Wednesday, February 02, 2005

Netrebko

I like Anna Netrebko very much. She is one of the blessed ones who receive their own spot on 60 Minutes, where she appeared walking through the Haight in torn $1200 jeans.

I first heard her in the role of Lyudmila in Glinka’s Ruslan and Lyudmila where she made a huge impression on all my friends. She has a large voice with flexibility, trained in the dark Russian style. I like her not only for what she is but for what she aspires to be—an Italian opera singer. She assumes, correctly, that she cannot become the great star she wishes to be without transcending Russian repertoire.

Her Puccini is coming along very nicely, and she is acquiring more and more Italian phrasing. Recently I saw her in La Bohème where in the role of Musetta she burned up the stage, with small bursts of flame flying up wherever she stepped. She is cultivating her star quality.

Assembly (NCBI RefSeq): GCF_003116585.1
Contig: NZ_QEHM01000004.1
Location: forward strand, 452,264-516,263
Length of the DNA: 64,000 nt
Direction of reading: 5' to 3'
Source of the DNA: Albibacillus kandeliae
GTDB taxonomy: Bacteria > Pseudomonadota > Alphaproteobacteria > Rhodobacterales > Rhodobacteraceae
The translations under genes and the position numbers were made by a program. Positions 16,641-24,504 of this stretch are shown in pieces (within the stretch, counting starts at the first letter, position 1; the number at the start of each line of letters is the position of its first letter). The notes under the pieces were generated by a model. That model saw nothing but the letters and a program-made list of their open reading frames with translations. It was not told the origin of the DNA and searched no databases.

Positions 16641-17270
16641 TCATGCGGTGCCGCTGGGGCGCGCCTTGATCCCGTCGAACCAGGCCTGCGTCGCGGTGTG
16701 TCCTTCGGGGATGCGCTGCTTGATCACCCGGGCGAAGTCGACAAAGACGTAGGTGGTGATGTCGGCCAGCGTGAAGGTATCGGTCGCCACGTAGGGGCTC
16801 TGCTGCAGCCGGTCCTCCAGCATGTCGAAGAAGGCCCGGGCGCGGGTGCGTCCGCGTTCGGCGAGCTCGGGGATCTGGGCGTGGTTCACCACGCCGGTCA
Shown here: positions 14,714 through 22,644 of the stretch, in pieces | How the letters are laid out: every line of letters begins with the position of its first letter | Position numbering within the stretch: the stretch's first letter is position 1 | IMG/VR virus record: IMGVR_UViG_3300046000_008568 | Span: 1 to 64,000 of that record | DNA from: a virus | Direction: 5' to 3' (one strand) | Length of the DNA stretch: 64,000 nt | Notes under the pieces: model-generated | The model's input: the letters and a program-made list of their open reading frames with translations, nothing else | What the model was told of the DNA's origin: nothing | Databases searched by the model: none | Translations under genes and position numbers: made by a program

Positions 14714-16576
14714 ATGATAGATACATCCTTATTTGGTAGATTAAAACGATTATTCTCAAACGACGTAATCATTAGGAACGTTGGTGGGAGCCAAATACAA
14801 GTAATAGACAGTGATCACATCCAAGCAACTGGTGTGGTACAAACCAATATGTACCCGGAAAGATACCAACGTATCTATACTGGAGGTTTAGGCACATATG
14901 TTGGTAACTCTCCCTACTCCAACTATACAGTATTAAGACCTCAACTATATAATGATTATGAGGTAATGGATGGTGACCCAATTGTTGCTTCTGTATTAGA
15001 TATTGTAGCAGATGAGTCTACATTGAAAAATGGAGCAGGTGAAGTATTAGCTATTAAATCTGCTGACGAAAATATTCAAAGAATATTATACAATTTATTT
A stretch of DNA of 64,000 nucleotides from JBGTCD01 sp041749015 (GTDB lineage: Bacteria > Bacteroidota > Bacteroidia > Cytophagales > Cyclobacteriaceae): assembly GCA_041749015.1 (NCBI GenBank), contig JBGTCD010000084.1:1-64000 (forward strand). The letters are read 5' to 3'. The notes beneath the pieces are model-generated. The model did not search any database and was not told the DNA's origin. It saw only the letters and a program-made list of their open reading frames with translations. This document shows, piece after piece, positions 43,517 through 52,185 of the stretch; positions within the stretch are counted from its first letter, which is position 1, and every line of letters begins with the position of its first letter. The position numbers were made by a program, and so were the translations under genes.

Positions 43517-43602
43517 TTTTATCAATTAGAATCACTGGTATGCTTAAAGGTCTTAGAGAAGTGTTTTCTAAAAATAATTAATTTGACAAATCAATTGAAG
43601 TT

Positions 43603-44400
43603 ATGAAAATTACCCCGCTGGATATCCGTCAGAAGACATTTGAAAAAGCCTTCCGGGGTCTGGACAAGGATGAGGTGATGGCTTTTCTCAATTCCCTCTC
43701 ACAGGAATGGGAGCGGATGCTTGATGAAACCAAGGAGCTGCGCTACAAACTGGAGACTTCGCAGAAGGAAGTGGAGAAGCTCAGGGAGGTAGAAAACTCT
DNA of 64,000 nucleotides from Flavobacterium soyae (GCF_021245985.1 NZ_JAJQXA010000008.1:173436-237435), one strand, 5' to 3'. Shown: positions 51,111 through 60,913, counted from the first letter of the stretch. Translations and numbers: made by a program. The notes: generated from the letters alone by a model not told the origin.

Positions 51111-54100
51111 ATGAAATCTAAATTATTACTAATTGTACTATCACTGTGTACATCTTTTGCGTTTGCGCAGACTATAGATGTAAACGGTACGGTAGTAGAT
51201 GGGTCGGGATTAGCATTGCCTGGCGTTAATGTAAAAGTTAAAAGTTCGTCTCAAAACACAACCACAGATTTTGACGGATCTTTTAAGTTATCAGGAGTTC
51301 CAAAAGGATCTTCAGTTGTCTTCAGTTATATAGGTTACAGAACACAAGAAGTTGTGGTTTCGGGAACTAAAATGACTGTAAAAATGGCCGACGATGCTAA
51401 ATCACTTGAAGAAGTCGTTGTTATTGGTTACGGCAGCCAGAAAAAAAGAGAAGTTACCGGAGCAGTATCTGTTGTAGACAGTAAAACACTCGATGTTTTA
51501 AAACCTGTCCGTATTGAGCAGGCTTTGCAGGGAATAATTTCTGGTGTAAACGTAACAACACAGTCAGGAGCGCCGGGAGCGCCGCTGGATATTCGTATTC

Of course, my idea of proper Italian phrasing comes from the great Italians Jussi Bjoerling, Maria Callas and Kiri Te Kanawa. Why not a Russian Italian? "Room with a View" was recently released on DVD, including the two godlike performances of Italian arias by Kiri. Be sure to catch this.

I suggest to Anna that she focus on acquiring perfection in Italian repertoire and not try to conquer everything at the same time. I saw her in a recital where she displayed a completely clueless performance of some Strauss songs. Someone should have realized that she does not get these and prevented it.

This recital ended with a group by Rachmaninov. I am ok with the idea that she should avoid Russian opera for the sake of her larger career, but for the benefit of all of us she will please, never feel the need to rise above Russian song. Only the Russians have any idea how to properly perform these. What hope is there that the rest of us will achieve the truly Russian? Her performance was definitive.

It is important to aspire to greatness to have any hope of achieving it. I wish her the best.